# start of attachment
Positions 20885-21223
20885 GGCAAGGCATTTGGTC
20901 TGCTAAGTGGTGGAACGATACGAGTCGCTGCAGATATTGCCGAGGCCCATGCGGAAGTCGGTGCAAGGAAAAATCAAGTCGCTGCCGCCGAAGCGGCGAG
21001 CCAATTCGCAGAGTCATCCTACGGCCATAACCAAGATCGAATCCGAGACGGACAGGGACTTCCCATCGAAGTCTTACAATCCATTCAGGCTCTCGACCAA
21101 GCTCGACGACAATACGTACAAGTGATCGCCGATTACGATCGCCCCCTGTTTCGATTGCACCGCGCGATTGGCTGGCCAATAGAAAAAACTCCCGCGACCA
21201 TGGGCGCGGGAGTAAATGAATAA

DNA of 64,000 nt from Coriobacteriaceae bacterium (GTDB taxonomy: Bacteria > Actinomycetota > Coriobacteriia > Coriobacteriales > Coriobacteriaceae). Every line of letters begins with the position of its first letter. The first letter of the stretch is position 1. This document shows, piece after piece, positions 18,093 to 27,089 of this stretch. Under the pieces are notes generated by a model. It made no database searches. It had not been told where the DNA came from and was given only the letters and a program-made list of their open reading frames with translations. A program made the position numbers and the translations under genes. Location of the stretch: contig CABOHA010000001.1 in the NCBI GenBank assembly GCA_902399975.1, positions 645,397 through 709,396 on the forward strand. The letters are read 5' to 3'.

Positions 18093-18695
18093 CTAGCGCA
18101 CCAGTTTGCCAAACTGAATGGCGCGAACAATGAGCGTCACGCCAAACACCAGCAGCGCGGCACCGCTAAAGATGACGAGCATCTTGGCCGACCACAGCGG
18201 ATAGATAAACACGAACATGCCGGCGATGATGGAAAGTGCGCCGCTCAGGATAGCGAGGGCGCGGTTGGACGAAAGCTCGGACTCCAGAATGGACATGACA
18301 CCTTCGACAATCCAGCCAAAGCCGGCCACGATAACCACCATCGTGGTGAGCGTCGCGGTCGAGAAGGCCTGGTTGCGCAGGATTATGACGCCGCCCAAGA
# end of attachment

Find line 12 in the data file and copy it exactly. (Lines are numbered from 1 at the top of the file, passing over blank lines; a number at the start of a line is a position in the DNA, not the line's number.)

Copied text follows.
18301 CCTTCGACAATCCAGCCAAAGCCGGCCACGATAACCACCATCGTGGTGAGCGTCGCGGTCGAGAAGGCCTGGTTGCGCAGGATTATGACGCCGCCCAAGA